Looking back at empty store shelves from March is a haunting memory heading into Halloween weekend.
“Very, very early, I want to say it was about seven months ago, I went to the store and couldn’t find diapers for my daughter,” said John H. Anderson III from Wallingford.
It was a frustrating time at the start of the pandemic for Anderson, who said he made trips to seven different stores.
“You want to talk about a way to lessen exposure, why not have people know what’s in the store before they even walk in the door?” said Anderson.
So, he created a coronavirus essentials group on Facebook, where a community of 7,000 people statewide are helping each other find the hard to find stuff.
“One little idea spread into this amazing thing to help so many people,” said Anderson. He said the group has strict guidelines regarding only posting photos and locations of products – no people. And hoarding is not allowed.
He said even small businesses, daycare and restaurant owners source products in the group.
For small restaurants, the increase in to-go orders means there’s an increased demand.
“The more paper goods that are going to be needed, harder to find napkins, harder to find plates, harder to find all of those items that are for to-go,” said Anderson.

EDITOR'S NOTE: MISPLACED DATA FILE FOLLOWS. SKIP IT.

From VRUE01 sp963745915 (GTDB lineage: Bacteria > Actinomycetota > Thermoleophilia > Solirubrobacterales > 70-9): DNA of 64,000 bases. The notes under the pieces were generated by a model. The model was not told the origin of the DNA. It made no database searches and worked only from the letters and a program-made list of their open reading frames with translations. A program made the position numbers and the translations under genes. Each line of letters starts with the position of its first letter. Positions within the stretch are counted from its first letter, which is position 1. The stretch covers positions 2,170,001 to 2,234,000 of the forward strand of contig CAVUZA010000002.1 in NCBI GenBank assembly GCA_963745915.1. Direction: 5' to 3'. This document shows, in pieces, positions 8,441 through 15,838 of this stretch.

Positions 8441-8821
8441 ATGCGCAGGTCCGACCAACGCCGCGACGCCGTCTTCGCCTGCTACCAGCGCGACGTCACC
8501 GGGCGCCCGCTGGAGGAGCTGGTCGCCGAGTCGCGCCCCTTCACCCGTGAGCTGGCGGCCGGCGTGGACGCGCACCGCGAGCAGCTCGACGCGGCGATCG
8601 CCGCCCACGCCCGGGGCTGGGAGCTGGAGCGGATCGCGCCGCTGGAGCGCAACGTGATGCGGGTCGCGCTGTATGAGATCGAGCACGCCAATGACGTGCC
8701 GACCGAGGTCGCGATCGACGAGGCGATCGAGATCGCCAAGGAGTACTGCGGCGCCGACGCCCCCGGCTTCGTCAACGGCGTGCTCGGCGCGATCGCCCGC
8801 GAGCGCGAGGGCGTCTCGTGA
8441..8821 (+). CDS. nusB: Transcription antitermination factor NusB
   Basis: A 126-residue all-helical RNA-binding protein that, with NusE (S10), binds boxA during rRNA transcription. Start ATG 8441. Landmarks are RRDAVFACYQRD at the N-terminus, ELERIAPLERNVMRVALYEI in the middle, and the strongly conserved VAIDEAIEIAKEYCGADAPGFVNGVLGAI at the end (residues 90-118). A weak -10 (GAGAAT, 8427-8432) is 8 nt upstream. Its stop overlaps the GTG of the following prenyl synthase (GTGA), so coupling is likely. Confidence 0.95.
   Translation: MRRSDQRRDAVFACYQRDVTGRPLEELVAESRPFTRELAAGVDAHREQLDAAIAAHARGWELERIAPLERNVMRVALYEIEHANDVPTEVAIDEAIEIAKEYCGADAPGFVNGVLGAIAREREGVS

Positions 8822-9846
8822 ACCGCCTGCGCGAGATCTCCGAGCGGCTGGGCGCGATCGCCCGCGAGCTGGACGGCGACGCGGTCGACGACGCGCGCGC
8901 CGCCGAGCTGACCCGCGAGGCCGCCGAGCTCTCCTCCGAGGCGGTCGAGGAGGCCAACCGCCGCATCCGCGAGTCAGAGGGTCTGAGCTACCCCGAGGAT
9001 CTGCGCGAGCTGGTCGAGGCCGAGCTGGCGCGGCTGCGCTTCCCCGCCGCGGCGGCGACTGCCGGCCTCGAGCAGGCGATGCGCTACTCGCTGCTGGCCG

Larger retailers and grocery stores have been able to catch up in the last few months. Stores are now able to meet about 95% of demand, according to Wayne Pesce, president of the Connecticut Food Association.
“The good news for us is we’ve got some experience from late March and April,” said Pesce.
Quantity limits were helpful in keeping items stocked through the summer and fall. Stores will most likely put those restrictions back in place if they start to see another surge.
“It’s not an emergency at this point but it’s something we’re looking at,” said Pesce.
Grocery stores are prepared for the standard holiday season rush, despite the recommendation for smaller gatherings. Pesce said the same amount of people will need to shop and eat; they’ll just do it separately.
The one unknown factor is if people will begin pandemic stockpiling during the holiday season, that could impact supplies. But some experts say they don’t expect to see it this fall.
“For better or worse, we kind of know how it goes, we know what a lockdown looks like, so I doubt there’s going to be the same kind of panic,” said Nathan Novemsky, a professor of marketing and psychology at Yale University.
He said the rush earlier this year was because people were fearful of what shutdowns mean. Now, Novemsky said we’re all experienced in the pandemic and many people may already have the food and supplies they already need.
And if it’s hard to find, chances are groups like Anderson’s could hold the answers.
“The members are what makes the page, and what makes it amazing," said Anderson.